Opelka stands tall in the land of opportunity

 - Chris Oddo

The No.32 seed and three other Americans hope to create draw chaos on Friday at Roland-Garros

Reilly Opelka, Roland Garros 2021, first round© Andre Ferreira/FFT

Since the moment the 2021 Roland-Garros men’s singles draw was revealed in Paris, there has been chatter about the enormous opportunities that exist in the wide open lower half.

As the third round beckons, a quartet of hard-charging Americans hope to transform that chatter to screams of surprise. 

For the first time since 1996, four American men - Reilly Opelka, John Isner, Marcos Giron and Steve Johnson - have reached the third round at Roland-Garros. On Friday these Americans in Paris hope to become the interlopers in a section of the draw that has already been deemed the “land of opportunity”. 

Novak Djokovic, Rafael Nadal and Roger Federer are all famously snuggled into the top half, while No.4 seed Dominic Thiem has already fallen to the upset bug in the lower half. It’s a dream scenario for Grand Slam aspirants in that section of the draw, like Stefanos Tsitsipas, Daniil Medvedev and Alexander Zverev

But they aren’t the only ones dreaming big… 

Reilly Opelka, Roland Garros 2021, first round© Andre Ferreira/FFT

For Opelka, who will square off with No.2 seed Medvedev in round three on Friday, a dream run would have been difficult to conceive a month ago. Entering Rome with a lifetime record of 2-10 on the surface, the bomb-serving American has suddenly hit his stride. Including his second-round thrashing of Spain’s Jaume Munar, Opelka has now won six of his last eight matches on the red clay.

As he reached his first Masters semi-final in Rome two weeks ago, Opelka joked that his success was probably a fluke. 

Isner, who will face off with No.5 seed Tsitsipas in the third round, thinks that Opelka should not sell himself short. 

“Reilly is, for as big as he is, an incredible mover,” said Isner. “He's very, very fast. He's got that going for him. He's still very young. So I think very highly of Reilly.” 

John Isner, Roland Garros 2021, second round© Corinne Dubreuil/FFT

Tennis Channel analyst and two-time Roland-Garros champion Jim Courier sees lots of promise in Opelka on the red dirt.

“I hope that Reilly really doesn't believe it was a fluke,” said Courier. “He's impossible to break if he's having a good serving day. That puts so much pressure on his opponents - Reilly should be feeling pretty confident.” 

The 32nd-seeded American credits a revamped forehand for his disruptive play in Paris, where he had never scored a main-draw win prior to this year. 

“Just honestly some really simple, basic things,” Opelka said of his technical improvements. “My body is a lot more quiet, my head is more quiet. Honestly, it's just some really basic things - we get away from them with different conditions, different courts. It kind of got back to owning the basics.”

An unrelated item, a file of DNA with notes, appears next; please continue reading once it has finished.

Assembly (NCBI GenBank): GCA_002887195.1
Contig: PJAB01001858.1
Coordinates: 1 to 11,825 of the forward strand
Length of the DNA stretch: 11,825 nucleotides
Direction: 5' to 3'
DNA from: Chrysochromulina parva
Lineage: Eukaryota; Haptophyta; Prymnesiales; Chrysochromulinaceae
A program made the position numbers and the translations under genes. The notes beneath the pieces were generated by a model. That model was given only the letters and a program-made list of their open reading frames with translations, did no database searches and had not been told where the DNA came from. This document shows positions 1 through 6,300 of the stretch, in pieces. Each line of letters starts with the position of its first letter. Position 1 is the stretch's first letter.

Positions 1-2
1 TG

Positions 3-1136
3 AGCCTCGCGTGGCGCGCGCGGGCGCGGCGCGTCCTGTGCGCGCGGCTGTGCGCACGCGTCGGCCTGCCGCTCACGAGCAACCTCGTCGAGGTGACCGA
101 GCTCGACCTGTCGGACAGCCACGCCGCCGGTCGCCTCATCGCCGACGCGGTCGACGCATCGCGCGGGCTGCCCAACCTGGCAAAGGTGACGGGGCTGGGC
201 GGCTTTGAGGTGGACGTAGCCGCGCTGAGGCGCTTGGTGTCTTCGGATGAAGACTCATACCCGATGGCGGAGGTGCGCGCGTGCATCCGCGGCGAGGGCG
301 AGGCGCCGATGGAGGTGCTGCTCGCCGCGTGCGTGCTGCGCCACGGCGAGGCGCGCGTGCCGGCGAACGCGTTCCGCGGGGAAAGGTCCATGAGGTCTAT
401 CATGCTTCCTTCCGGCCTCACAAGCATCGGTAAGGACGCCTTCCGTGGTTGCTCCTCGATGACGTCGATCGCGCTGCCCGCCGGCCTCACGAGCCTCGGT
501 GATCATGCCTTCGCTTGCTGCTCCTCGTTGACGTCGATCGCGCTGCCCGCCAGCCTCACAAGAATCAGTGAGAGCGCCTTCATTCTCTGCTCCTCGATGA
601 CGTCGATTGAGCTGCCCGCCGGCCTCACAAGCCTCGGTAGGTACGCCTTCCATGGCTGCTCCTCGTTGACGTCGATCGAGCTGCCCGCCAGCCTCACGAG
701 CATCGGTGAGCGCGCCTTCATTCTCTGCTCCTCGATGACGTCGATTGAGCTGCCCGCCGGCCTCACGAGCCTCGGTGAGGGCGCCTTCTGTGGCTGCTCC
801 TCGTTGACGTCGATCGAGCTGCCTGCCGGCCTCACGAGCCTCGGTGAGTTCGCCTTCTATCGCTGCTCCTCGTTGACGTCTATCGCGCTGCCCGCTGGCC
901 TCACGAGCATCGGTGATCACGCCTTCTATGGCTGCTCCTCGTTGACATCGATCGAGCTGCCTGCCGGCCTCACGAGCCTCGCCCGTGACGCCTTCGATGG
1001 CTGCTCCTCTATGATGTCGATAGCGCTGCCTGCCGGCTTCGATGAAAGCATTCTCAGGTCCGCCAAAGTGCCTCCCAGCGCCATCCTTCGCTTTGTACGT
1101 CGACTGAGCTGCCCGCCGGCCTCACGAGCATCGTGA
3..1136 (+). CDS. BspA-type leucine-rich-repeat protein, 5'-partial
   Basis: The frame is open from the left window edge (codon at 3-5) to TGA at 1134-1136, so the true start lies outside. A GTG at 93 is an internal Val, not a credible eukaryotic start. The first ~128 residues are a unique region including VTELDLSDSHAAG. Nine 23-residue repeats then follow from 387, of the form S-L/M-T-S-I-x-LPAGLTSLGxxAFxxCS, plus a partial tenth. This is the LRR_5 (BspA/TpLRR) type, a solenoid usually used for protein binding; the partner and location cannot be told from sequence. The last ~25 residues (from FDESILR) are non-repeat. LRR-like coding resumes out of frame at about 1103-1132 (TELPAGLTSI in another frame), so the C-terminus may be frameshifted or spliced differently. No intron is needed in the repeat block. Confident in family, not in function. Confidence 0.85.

Reilly Opelka, Roland Garros 2021, first round© Andre Ferreira/FFT

Isner is not a classic clay-courter by any means, but like Opelka, he possesses the secret sauce that makes for a spicy - and successful - clay-court game. A giant serve. 

“Most times here at Roland-Garros, these are incredible serving conditions for me,” he told the press after his 7-6(6), 6-1, 7-6(5) takedown of Serbia’s Filip Krajinovic on Wednesday. “I don't think people realise how good of a surface clay can be for a guy like myself, especially if the weather is cooperating.”

Former NCAA champion Giron, listed at 5’11” on the ATP’s website, can’t rain down aces like Isner and Opelka, but he has nevertheless found himself in the third round of a Slam for the first time thanks to a willingness to grind out points - and victories - on the clay. 

The 27-year-old savours every chance to compete at the Slams, after battling through two hip surgeries in 2015 and 2016 and rebuilding his ranking step by step over the last several years. 

Marcos Giron, Roland Garros 2021© Nicolas Gouhier/FFT

"Everyone has their own road and I think for me, having all the struggles that I've had have really helped me now,” said Giron, who will face No.22 seed Cristian Garin on Friday. “I don't take these matches for granted, I don't take these moments for granted, I think all of those experiences that I have, the tough matches that I've lost, the injuries, all of those are kind of coming into play now, and I've learned from them." 

Johnson has come through two grueling five-setters to reach the third round at Roland-Garros for the fourth time, while Opelka and Giron have never tasted the second week of a Slam before. Isner, a former Wimbledon semi-finalist, has been to the round of 16 twice in Paris. 

Whatever their past experience, these American men are currently all in the same state of mind.

"We've got a good group of hungry players," Giron said. "We have a lot of players in the top-100 and I think we're all hungry to prove what we can do."